Sometimes we feel the need to protect what is ours, like the ones we love. Whether it's our children or our men — cat claws can surface if you mess with any of the above. Why? "It's, like, the rules of feminism," as Gretchen Wieners once offered as a reasonable explanation for crazy things we do as women, but she now has science supporting her theory (sort of) that it's just an innate part of us (And men, too).
A new studyconducted by Michael Poulin, associate Professor at University of Buffalo found that it's natural for humans to exhibitaggressive behaviorsif and when they need to protect their beloved. The catch is that this desire can be evoked without an actual sign of real danger. "It's not about anger or feeling personally threatened," explained Poulin.
Just a simple threat to you or your loved one's ego is enough to trigger this compassionate aggression.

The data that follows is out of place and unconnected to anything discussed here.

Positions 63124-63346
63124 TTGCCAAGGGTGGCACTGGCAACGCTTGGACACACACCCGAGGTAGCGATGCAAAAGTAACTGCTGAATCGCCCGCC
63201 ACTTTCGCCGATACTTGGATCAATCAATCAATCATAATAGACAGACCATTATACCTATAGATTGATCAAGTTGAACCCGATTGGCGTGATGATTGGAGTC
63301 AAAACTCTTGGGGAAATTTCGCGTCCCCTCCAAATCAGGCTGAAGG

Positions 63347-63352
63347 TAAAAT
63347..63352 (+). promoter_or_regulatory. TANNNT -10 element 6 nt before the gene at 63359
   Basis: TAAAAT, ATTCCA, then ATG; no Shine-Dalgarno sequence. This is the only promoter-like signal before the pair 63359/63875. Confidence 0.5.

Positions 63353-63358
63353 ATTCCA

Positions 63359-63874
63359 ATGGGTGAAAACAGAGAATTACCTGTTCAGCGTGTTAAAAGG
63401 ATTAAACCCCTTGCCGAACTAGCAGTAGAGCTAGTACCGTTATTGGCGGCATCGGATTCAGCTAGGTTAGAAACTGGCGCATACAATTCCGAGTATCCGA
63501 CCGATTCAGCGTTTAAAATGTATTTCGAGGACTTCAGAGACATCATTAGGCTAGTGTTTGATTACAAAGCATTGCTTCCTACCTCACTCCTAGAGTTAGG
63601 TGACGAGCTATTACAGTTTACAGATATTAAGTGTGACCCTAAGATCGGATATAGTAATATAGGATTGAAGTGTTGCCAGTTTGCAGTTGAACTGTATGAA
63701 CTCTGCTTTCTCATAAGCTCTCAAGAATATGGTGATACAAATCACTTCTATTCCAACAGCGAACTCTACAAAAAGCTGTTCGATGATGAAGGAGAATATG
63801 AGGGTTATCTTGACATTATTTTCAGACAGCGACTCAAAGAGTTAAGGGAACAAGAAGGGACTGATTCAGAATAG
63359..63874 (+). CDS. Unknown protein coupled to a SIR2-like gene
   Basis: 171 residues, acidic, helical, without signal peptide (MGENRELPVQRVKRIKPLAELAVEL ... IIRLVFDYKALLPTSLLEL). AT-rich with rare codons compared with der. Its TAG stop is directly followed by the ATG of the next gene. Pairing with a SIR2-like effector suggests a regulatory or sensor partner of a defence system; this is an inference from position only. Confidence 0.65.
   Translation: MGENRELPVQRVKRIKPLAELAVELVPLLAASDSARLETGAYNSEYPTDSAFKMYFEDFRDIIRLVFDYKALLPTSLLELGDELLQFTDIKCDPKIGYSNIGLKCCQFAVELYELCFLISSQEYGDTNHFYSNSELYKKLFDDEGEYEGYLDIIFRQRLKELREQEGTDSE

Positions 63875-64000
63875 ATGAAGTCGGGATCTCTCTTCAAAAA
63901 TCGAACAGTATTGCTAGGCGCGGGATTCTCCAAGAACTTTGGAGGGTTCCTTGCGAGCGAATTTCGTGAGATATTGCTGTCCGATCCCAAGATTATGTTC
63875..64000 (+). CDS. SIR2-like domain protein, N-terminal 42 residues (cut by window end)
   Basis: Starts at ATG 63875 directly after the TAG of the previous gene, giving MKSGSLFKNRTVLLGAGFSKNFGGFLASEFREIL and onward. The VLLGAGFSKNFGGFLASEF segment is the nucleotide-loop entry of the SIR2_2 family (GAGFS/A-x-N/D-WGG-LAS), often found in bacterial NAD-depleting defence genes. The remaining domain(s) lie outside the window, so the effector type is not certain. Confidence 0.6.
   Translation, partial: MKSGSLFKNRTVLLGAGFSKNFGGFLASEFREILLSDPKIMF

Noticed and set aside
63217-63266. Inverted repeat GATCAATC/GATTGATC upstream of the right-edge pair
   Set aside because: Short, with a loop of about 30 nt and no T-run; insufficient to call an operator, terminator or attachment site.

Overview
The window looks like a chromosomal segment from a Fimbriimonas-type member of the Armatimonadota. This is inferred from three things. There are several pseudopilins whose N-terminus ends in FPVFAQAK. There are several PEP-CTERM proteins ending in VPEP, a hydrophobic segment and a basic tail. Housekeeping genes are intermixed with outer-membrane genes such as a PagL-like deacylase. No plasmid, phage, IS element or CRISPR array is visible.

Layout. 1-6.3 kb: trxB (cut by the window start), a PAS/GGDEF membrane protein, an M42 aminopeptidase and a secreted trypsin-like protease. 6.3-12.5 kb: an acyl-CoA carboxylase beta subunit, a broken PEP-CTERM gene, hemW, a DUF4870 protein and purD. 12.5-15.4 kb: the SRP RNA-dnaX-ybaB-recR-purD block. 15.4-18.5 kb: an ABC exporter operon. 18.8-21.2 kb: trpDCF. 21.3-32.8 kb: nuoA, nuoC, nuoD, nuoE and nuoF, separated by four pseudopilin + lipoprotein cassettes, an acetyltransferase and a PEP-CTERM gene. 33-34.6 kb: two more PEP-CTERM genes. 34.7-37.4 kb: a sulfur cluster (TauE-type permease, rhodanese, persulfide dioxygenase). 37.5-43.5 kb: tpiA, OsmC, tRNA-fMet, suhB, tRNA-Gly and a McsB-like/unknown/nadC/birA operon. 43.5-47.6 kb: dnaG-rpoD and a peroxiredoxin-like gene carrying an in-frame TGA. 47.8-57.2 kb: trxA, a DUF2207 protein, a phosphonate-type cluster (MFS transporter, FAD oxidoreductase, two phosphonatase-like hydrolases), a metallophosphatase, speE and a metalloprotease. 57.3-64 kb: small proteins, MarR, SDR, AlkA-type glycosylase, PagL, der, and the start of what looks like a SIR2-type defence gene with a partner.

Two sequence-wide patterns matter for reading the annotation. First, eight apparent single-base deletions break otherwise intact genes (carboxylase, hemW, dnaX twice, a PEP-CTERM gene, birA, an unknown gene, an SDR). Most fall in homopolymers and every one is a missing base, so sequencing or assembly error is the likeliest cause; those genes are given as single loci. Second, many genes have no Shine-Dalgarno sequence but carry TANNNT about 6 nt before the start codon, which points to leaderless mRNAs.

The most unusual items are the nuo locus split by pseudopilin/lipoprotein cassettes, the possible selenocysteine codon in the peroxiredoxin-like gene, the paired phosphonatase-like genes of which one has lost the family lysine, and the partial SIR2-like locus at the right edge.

According to Poulin, "Neurohormones are chemicals produced by nerve cells that act as both hormones in the blood stream and neurotransmitters in the brain." There are two of these neurohormones present, oxytocin and vasopressin. The two typically serve a function leading to an increase in, 'approach behaviors' and are also linked to the act of compassion, thus linking approach behaviors (sometimes being aggression) with compassion. And wham, you've got "compassive-aggressive". (Don't judge, it'll be a word soon enough)
Now, this doesn't give you permission to go around pouncing on other people for superficial levels of danger (like that flirty girl at the bar) that you may feel need to protect your significant other from. But it certainly helps explain the moments where you go right into attack mode when you're with your boyfriend.